IMG_4180.JPG


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#9 Bill from NH

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Posted 16 December 2016 - 09:17 PM

I have a question on the Castleton motor bracket from your photo. What are the horizontal holes used for? Absent on the Russkit bracket, are they for mounting the small Hemi can? What size is the motor bushing hole between the vertical mounting holes on the Castleton brackets? Is it 6 mm? I've not had any Castleton brackets, but I'm thinking they were made to fit more than just an endbell mounted Mabuchi.


Bill Fernald

If a chicken coop has 4 doors, does that make it a sedan?


#10 Pablo

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Posted 16 December 2016 - 09:48 PM

Horizontal holes are same spacing as horizontal holes on a REHCO. I don't know what they are for.

Big hole is same as Russkit - .250"/6.35mm

 

Tube secured and bracing done

 

IMG_4187.JPG

 

 


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#11 Bill from NH

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Posted 16 December 2016 - 11:44 PM

The horizontal holes on a REHCO bracket are to fit a Hemi can which has a 6 mm can bushing, So these Castleton brackets are either modified (Russkits) or manufactured to fit Hemi cans & Mabuchi 16D endbells.


Bill Fernald

If a chicken coop has 4 doors, does that make it a sedan?


#12 Pablo

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Posted 17 December 2016 - 11:01 AM

I'd say you are right on Castletons fitting a Hemi can.

They were probably NOT modified from Russkits due to the raised nub above the upper screw hole - it's wider and raised higher than the Russkit.

(note the poor alignment of the nub)

 

IMG_4196.JPG

 

Here's mine, a better view of my nub after modification

 

IMG_4204.JPG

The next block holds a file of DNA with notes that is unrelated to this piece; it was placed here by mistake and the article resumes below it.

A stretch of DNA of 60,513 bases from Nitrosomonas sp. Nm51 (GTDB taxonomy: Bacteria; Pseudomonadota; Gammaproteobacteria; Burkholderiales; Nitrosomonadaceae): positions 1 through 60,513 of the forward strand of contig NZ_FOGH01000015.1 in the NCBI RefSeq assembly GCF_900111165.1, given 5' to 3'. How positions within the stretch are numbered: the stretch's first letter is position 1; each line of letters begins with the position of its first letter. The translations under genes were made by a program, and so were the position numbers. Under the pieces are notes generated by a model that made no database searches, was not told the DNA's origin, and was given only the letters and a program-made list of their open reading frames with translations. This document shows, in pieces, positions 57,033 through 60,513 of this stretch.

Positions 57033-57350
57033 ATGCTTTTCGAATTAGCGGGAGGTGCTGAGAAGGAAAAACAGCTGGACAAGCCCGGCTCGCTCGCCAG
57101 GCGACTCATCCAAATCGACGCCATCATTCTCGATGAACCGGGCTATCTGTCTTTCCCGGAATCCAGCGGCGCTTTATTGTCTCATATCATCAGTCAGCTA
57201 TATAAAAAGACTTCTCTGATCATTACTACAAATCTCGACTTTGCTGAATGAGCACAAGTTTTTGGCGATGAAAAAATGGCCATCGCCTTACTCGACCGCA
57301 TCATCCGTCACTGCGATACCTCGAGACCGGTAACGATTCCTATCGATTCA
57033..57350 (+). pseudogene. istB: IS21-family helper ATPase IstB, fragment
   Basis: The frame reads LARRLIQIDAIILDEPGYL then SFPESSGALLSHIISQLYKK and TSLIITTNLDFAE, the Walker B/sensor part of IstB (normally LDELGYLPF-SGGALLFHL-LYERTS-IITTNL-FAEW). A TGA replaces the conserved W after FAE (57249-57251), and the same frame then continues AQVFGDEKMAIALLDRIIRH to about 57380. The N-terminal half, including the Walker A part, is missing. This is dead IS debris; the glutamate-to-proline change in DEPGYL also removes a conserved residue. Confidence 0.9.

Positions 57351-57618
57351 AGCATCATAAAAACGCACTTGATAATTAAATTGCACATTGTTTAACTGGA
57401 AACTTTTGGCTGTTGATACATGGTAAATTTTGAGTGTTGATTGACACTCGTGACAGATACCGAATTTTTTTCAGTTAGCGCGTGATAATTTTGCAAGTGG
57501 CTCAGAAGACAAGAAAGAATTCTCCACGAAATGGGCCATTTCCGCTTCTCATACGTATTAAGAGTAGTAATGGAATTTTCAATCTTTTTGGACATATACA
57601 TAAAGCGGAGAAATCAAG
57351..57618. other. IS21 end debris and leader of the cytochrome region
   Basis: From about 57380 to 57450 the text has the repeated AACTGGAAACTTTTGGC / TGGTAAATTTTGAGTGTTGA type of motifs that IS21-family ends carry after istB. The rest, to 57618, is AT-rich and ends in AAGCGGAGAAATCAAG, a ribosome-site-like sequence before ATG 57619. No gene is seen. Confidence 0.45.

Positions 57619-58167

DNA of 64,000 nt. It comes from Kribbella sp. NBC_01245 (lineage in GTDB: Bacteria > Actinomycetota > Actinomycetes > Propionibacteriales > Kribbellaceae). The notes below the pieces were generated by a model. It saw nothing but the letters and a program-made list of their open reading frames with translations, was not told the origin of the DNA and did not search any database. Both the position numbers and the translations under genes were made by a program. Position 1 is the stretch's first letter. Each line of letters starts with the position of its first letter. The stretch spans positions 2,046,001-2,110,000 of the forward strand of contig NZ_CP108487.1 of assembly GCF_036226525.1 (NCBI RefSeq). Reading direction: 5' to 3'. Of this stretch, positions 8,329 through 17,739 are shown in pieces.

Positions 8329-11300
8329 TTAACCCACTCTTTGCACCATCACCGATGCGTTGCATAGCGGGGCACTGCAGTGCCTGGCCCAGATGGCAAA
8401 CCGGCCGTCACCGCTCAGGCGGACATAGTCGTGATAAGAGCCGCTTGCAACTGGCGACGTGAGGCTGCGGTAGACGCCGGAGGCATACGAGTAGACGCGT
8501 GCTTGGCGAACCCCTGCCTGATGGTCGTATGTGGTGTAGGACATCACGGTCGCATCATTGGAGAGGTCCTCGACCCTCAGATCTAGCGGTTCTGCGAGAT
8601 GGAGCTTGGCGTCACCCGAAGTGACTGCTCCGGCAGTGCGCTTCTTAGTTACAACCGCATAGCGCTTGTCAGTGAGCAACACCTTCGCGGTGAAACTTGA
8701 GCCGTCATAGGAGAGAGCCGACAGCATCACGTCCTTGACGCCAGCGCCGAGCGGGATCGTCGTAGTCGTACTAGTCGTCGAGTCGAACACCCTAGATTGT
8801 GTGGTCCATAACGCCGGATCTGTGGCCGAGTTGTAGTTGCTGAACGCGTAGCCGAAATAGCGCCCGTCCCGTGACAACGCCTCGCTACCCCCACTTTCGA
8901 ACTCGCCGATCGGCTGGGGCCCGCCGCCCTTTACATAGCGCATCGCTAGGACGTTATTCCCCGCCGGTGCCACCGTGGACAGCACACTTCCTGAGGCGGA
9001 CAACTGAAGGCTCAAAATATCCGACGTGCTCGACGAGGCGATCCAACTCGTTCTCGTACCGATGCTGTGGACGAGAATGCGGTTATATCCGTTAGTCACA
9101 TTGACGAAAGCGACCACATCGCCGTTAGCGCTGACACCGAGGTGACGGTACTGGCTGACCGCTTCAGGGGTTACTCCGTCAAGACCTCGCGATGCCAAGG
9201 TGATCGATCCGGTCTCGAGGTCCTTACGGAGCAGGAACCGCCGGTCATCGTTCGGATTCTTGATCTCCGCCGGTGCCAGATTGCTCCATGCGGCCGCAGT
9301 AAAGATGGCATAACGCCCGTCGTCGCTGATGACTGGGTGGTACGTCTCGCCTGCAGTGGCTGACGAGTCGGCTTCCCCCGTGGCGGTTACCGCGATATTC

Here's a stock one, Bill. Maybe they were designed for Hemi racing on right handed oval tracks ? :crazy:

 

IMG_4197.JPG


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#13 dc-65x

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Posted 17 December 2016 - 11:46 AM

IMHO the only good Castleton bracket is one Pablo or some other craftsman has spent hours working over! :D Otherwise they are junk.

 

Nice job Pablo.  :good: Great looking bracket and bracing.


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#14 SlotStox#53

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Posted 17 December 2016 - 12:01 PM

Looking forward to seeing how you straighten out the body on this one Pablo :)

With all the issues with the Castleton bracket you might as well use one of the REHco 16D ones.

HPower motor with a Pablo build, pure FUN :D

#15 Pablo

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Posted 17 December 2016 - 12:25 PM

I don't think there is any good solution to straightening the body. If it was unpainted that would be different.

It says in the instructions using too much paint will curl it, so I think straightening would be a disaster.

My plan is to simply make body mounts with lots of surface area that aren't sharp.

 

Did they have REHCO brackets in 1968 ?


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#16 SlotStox#53

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Posted 17 December 2016 - 01:16 PM

Sounds like a good plan for having wide area body mounts/sides to keep it flat.

As for the REHco brackets in 68, have no clue but they are vintage brackets aren't they? Maybe not 68 vintage but still in the "spirit" ?

#17 Bill from NH

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Posted 17 December 2016 - 01:28 PM

I doubt there is any good way of straightening out curled painted bodies either. At least I never found the way, if there was one. I didn't begin painting my own bodies until 1970, I don't know the type of paint(s) used by the likes of Lancer, Dubro, & Russkit, but not all factory painted bodies before that time curl. When you put the Castleton & Russkit brackets beside each other, it's real easy to see the Castleton isn't a modified Russkit bracket.On the Castleton is the nub offcenter or are the three vertical holes placed off center?  In the day, I never saw either the Castleton or REHCO mentioned or used. Everything used the Russkit. REHCO might have been around in 1966, I first became acquainted with them in 1967, but I have no idea when they began to carry the REHCO bracket. There was a period of time the pro racers used Hemi cans, my assumption is the Castleton & REHCO (Durbro?) brackets were both made then.